Furor has arisen over President-elect Donald Trump’s charges that our intelligence agencies are politicized.
Spare us the outrage. For decades, directors of intelligence agencies have often quite inappropriately massaged their assessments to fit administration agendas.
Careerists at these agencies naturally want to continue working from one administration to the next in “The king is dead; long live the king!” style. So they make the necessary political adjustments, which are sometimes quite at odds with their own agency’s findings and to the detriment of national security. The result is often confusion – and misinformation passed off as authoritative intelligence.
After Barack Obama won the 2008 presidential election, George W. Bush intelligence adviser John Brennan stayed on as Obama’s Homeland Security adviser. He is currently the director of the Central Intelligence Agency.
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Under Obama, Brennan loudly criticized the use of enhanced interrogation techniques under the Bush administration. Brennan praised his new boss for his superior approach to combating terrorism.
Brennan, who had served a year as the director of the National Counterterrorism Center under Bush, later assured the nation that enhanced interrogation techniques had helped “save lives” and were an important tool in combating terrorism.
In 2010, Brennan inexplicably declared that jihad was “a legitimate tenet of Islam, meaning to purify oneself or one’s community,” rather than the use of force against non-Muslims to promote the spread of Islam, as it is commonly defined in the Middle East.
Brennan assured the nation that the Obama administration’s drone assassination program had not resulted in “a single collateral death” – a claim widely disbelieved even by administration supporters.
Compare the similar odyssey of James Clapper, former undersecretary of defense for intelligence under George W. Bush.
During his Bush tenure, Clapper had declared that weapons of mass destruction in Iraq indeed had existed but were “unquestionably” sent to Syria shortly before the war began – a hypothesis perhaps favorable to the Bush administration but unsupported by his own intelligence officers.
Clapper also stayed on in the intelligence community under Obama and eventually was promoted to director of national intelligence – and soon made the necessary transformations to adapt to an entirely new approach to radical Islamic terrorism.
Clapper asserted in congressional testimony that the National Security Agency under the Obama administration did not collect intelligence on Americans. Later, he confessed that such an inaccurate response was “the least untruthful” way of answering.
Few were convinced when Clapper insisted that the Muslim Brotherhood in Egypt was “largely secular” – although that declaration fit well enough the themes voiced by Obama in his earlier Cairo speech.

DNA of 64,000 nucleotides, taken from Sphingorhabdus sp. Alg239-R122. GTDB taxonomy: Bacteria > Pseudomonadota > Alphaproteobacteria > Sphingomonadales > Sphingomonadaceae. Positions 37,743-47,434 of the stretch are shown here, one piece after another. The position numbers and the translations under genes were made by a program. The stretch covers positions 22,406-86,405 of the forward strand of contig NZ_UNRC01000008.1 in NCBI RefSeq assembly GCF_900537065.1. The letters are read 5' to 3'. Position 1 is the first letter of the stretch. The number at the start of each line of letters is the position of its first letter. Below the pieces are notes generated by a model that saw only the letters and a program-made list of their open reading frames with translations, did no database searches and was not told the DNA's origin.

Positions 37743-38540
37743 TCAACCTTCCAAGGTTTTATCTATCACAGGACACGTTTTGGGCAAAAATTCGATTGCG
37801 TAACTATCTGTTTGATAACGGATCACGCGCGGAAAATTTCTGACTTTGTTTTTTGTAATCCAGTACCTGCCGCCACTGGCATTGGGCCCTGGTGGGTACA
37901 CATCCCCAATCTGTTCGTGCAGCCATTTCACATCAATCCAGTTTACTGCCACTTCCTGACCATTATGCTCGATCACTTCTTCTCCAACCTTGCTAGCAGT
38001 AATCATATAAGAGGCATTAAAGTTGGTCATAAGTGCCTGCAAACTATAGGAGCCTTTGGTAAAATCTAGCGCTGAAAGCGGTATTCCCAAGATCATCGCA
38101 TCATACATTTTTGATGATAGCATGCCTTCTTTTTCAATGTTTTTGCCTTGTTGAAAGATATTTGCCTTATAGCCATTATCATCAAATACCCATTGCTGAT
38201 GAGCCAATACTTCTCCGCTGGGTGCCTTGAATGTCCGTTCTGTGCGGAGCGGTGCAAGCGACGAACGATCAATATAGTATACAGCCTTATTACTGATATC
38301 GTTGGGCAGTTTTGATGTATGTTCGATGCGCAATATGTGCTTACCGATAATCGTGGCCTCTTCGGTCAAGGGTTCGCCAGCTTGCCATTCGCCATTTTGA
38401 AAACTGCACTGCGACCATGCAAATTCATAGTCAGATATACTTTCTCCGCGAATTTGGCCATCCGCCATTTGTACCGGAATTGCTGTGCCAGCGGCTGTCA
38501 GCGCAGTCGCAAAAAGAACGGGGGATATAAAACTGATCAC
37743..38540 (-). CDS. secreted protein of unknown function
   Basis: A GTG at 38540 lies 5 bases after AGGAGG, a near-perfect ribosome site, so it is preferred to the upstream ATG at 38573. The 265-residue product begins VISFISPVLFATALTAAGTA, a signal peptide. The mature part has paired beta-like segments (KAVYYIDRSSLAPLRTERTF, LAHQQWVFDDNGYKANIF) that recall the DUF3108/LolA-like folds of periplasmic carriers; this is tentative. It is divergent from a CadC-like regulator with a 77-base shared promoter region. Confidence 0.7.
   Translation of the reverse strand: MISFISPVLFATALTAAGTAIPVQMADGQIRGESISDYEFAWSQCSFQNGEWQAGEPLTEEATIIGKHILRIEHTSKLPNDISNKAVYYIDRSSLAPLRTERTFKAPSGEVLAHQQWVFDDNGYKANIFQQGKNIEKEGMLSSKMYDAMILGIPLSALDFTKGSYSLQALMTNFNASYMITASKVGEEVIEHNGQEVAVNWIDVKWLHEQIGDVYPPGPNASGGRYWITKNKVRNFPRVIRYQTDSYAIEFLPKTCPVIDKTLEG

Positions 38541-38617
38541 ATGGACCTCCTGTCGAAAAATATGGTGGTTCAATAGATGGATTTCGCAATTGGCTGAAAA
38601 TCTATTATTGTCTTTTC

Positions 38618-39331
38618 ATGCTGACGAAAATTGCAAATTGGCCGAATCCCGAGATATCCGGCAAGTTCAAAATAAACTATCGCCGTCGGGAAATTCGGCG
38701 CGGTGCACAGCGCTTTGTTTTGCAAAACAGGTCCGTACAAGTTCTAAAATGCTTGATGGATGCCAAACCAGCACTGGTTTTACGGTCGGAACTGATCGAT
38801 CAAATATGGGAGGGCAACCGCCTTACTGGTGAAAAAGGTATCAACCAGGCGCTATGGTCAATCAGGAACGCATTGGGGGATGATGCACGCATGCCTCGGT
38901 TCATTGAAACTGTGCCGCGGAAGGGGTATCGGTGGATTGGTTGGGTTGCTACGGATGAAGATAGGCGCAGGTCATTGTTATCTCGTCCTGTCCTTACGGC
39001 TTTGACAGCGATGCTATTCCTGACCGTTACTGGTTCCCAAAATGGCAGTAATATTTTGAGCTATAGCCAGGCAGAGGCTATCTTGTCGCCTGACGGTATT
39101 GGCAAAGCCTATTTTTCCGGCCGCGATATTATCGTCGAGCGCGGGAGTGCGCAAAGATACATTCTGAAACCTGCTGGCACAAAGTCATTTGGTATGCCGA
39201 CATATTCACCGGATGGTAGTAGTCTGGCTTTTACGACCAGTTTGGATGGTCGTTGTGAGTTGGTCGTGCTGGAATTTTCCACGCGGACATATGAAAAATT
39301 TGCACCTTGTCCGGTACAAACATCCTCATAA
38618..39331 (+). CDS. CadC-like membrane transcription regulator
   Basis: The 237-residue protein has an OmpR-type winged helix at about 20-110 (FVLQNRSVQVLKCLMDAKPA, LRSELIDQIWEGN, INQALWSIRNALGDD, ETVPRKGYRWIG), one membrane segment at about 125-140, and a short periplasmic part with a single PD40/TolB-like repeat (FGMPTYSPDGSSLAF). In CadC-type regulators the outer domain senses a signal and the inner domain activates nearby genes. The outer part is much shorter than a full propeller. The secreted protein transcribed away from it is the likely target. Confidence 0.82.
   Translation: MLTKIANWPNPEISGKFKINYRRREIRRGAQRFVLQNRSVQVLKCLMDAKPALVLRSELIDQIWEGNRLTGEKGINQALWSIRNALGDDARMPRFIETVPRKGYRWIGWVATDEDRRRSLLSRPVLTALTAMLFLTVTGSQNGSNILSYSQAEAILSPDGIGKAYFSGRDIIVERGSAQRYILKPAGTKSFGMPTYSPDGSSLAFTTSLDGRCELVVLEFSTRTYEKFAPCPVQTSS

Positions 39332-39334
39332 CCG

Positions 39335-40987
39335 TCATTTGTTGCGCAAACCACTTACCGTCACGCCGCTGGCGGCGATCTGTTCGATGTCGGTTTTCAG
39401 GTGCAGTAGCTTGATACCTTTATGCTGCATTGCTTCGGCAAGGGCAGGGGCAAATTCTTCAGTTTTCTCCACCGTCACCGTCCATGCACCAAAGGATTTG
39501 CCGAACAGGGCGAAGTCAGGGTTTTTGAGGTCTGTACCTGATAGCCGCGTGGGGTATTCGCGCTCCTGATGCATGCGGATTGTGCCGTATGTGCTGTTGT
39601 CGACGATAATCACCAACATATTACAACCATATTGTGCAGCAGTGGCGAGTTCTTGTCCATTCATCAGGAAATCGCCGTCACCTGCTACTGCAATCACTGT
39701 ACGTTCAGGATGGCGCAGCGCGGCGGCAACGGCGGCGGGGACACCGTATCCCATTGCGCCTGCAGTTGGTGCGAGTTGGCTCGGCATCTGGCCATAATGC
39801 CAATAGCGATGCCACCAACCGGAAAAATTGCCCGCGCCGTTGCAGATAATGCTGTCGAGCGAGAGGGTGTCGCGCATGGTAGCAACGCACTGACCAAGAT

Clapper was also faulted by military intelligence officers at CENTCOM for purportedly pressuring Pentagon officials to issue rosy reports about the supposed decline of the Islamic State – not accurate, but an administration talking point.
Former CIA Director George Tenet stayed on from the Bill Clinton administration to serve under George W. Bush. He soon became a chief proponent of the claim that Saddam Hussein had inventories on hand of weapons of mass destruction.
Tenet assured the president that WMD in Iraq was a “slam dunk” case – a conclusion that turned out not to be based on solid intelligence but was certainly welcomed by the administration.
Few believed early intelligence talking points that the American deaths in Benghazi, Libya, in 2012 were the result of a spontaneous riot caused by a right-wing filmmaker residing in the United States.
But that implausible intelligence narrative dovetailed with the Obama re-election themes of an al-Qaida on the run and the dangers of Islamophobia in America. The false Benghazi hypothesis fueled then-U.N. Ambassador Susan Rice’s false claims on Sunday morning talk shows that the Benghazi deaths were not caused by al-Qaida affiliates.
Such politicized assessments are not uncommon. The 2007 U.S. National Intelligence Estimate ludicrously declared that Iran had halted work on nuclear enrichment in 2003. It was likely a politically driven pushback to the flawed 2002 intelligence on Iraqi WMD.
The media should spare their current outrage at any suggestion that politics affects the administration of some 16 major intelligence agencies. Journalists should instead listen to Democratic Sen. Chuck Schumer of New York State, who cynically warned Trump that intelligence agencies “have six ways from Sunday at getting back at you.”
Careerism and ideology at the top sometimes undermine the work of patriotic and gifted case officers in the rank and file. The integrity of intelligence depends on the probity of individual intelligence chiefs – and the degree to which administration operatives are kept away from intelligence directors.
Reform requires honesty rather than the present self-righteous hypocrisy.
There are far too many separate intelligence agencies and thus too many agendas. Directors should have term limits. They should not reinvent themselves to bounce between various directorships from administration to administration.
Issuing absurd, politically driven hypotheses should be grounds for dismissal – and giving false testimony to Congress should earn perjury charges.
Victor Davis Hanson is a classicist and historian at the Hoover Institution, Stanford University, and the author, most recently, of “The Father of Us All: War and History, Ancient and Modern.” You can reach him by emailing firstname.lastname@example.org.